The hustle and bustle of the holiday season is upon us, and while you’re likely busy hunting for the perfect gifts for your loved ones, don’t forget that you can gift yourself something too—a tax break. With the end of the year quickly approaching, now’s the time to make important year-end money moves that could gift you a smaller tax bill, bigger tax refund, or a better overall financial position in the year ahead. Here are five tax-savvy money moves to make now.
1. Get Your Gifts Ready: If you’re feeling generous with your wealth and would like to pass some of it on to a loved one or other beneficiary, you can gift up to $17,000 (or $34,000 for married couples filing a joint tax return) without triggering a gift tax or reducing your lifetime gift and estate tax exemption.
If you wish to make charitable gifts in sums that warrant itemizing your deductions, cash donations to qualified charities can generally be deducted from taxable income (up to 60% of adjusted gross income [AGI]). Donating appreciated long-term investments can also be a generous but tax-savvy move, as you don’t have to recognize the capital gains and you can take a tax deduction equal to the full fair market value of the donation (up to 30% of AGI). It’s best to check with your broker for the final date they’ll be able to process your gift.
A qualified charitable distribution (QCD) could also be considered if you need to take required minimum distributions (RMDs) from your retirement accounts. For 2023, you can donate up to $100,000 to a charity directly from your IRA using a QCD. While there’s no tax deduction for the donation, the gifted amount can be used to satisfy all or part of your annual RMD without increasing your taxable income.
2. Revisit Your Retirement Savings: Now is an ideal time to see if you’re on track for maximizing your retirement savings for the year. Contributions to tax-deferred retirement accounts—like your employer’s 401(k) or 403(b)—reduce your taxable income, thus lowering your tax bill. The contribution limit in 2023 is $22,500, or $30,000 if you’re age 50 or older. If you contribute to an IRA outside of an employer-sponsored account, the contribution limit to an individual traditional IRA is $6,500, and an additional $1,000 catch-up contribution is allowed if you’re age 50 or over. However, if you or your spouse are covered by an employer retirement plan, contributions to a traditional IRA may not be fully tax-deductible, as deductions phase out depending on income.
You may also want to consider investing in a future tax break. For the 2023 tax year, individuals with an AGI of $138,000 or less ($218,000 for married couples filing a joint tax return), regardless of whether they participate in an employer retirement plan, can contribute up to $6,500 (or $7,500 if age 50 or older) to a Roth IRA. Since contributions to Roth IRAs are made with after-tax money, your investments grow tax free indefinitely. Non-working spouses can also contribute to a Roth IRA as long as the working spouse has earned enough income during the tax year to cover both contributions.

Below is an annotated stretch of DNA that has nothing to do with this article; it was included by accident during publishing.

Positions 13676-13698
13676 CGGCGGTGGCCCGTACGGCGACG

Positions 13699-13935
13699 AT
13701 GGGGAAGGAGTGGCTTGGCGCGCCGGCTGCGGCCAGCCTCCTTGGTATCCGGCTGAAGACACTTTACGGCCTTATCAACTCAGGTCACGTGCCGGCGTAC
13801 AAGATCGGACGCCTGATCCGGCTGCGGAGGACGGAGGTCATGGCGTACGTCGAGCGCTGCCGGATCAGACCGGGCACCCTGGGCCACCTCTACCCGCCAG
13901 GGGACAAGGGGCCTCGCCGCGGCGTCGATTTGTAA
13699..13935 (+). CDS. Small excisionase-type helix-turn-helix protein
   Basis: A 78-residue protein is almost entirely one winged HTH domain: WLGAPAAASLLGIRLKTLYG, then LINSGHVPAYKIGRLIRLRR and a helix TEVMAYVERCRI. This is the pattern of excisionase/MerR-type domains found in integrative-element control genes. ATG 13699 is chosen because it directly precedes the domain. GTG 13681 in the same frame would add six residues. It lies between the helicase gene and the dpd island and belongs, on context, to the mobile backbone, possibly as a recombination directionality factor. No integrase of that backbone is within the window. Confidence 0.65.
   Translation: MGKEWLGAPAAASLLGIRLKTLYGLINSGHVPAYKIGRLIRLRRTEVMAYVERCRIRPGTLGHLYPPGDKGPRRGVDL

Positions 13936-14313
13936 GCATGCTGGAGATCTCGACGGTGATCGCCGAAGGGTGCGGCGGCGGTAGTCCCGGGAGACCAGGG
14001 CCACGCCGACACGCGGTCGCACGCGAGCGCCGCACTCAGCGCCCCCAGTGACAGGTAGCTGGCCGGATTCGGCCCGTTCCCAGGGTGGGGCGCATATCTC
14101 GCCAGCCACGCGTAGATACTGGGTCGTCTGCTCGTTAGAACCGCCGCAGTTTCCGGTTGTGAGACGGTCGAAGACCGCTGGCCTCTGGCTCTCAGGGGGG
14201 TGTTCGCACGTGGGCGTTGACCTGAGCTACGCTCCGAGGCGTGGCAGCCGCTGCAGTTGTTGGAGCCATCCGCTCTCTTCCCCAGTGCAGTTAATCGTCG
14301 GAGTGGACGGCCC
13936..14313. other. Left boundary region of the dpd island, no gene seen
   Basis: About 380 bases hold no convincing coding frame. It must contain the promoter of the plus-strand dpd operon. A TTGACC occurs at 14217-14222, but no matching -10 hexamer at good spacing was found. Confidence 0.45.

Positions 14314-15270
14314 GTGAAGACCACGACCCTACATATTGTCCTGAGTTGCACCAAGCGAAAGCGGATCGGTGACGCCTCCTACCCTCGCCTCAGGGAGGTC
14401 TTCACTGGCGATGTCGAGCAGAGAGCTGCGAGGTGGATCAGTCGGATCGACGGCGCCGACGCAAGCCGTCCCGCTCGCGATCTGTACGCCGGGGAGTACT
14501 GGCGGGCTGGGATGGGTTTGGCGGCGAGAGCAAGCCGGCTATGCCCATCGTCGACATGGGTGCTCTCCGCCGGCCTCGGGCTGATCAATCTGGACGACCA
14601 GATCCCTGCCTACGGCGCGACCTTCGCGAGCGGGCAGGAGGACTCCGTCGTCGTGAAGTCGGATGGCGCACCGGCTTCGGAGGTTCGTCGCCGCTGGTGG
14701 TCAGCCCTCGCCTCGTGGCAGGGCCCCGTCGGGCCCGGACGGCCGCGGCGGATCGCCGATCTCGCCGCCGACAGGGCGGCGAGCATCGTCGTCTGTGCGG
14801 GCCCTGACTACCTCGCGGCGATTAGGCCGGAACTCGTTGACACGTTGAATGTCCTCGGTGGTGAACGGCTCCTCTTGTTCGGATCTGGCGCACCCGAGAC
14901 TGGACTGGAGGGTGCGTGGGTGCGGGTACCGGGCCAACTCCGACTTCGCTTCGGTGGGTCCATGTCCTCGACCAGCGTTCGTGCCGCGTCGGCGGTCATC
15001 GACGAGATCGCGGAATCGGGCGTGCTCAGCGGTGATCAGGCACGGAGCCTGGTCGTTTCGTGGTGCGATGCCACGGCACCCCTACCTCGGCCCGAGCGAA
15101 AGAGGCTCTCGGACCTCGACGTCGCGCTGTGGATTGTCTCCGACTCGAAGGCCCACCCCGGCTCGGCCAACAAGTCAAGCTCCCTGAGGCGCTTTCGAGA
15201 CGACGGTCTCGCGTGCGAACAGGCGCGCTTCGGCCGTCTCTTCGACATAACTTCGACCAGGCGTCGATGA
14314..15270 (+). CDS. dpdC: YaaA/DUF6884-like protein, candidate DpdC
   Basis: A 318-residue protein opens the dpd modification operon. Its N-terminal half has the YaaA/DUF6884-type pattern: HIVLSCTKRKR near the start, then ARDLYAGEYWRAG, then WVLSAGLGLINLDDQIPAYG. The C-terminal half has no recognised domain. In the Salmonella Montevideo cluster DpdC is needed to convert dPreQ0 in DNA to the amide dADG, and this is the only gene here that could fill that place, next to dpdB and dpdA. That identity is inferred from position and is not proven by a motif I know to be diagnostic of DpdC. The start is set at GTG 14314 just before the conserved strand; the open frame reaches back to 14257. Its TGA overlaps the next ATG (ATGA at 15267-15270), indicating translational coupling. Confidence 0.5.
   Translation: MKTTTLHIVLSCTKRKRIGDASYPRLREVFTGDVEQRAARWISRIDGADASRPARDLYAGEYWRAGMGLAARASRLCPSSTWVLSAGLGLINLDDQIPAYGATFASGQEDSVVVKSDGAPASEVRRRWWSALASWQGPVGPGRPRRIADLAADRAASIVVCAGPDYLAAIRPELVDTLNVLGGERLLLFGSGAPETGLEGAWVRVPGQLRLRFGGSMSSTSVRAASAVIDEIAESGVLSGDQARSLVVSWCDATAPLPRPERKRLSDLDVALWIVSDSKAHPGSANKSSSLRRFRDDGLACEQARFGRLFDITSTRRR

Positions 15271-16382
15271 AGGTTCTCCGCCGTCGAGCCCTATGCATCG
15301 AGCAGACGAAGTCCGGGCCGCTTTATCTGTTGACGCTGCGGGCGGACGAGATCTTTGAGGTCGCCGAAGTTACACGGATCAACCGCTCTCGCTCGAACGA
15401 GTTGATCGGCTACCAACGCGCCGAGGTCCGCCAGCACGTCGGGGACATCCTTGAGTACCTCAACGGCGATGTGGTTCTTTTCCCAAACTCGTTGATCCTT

3. Give Your Health Savings Account (HSA) a Check-Up: If eligible, a tax-smart way of setting aside money for qualified medical expenses and lowering your taxable income is to contribute the maximum amount allowed (or the maximum you can manage) to an HSA. HSAs offer several advantages: You pay no federal taxes on your contributions, no federal taxes on investment earnings, and no taxes on withdrawals if the money is used for qualified medical expenses. For 2023, the contribution limit is $3,850 for individuals or $7,750 for families; an additional $1,000 catch-up contribution is allowed if you’re 55 or older.
4. Rethink Where You Park Your Cash: As interest rates have risen, being mindful of the tax consequences of interest-earning savings accounts is important. For a more tax-efficient savings vehicle, consider buying Series I savings bonds issued by the U.S. Treasury. These bonds earn both a fixed rate of interest and a variable rate that tracks inflation. Individuals can purchase up to $10,000 in I bonds electronically per calendar year, and an additional $5,000 in paper I bonds can be purchased when you file your federal tax return. The tax benefit of saving via I bonds is that the interest earned is exempt from state and local taxes (and may even be exempt from all taxes if used for qualified higher education expenses).
5. Harvest Your Investment Losses: Given the stock market’s volatility this year, perhaps you have some investments (i.e., stocks, bonds, mutual funds, etc.) in a taxable account that have declined in value. Selling these investments will realize the losses, which will offset any realized capital gains and reduce your taxable income. Capital losses offset capital gains without limitation, and an additional $3,000 of realized losses can offset other income (losses in excess of $3,000 will be carried forward to the next tax year). Just be aware of the wash sale rule—buying back the same shares of stock or using the proceeds to buy shares of a substantially identical company within 30 days will defer the realized loss.
If navigating your taxes and personal finances is a challenge, know that a CPA—a certified public accountant—can help. A CPA can advise you on how to strategically manage your finances all year long and then prepare and file your tax return to ensure all eligible credits and deductions available are maximized. The Illinois CPA Society’s free “Find a CPA” directory can help you find the trusted, strategic advisor that’s right for you based on location, types of services needed, and languages spoken. Find your CPA at www.icpas.org/findacpa.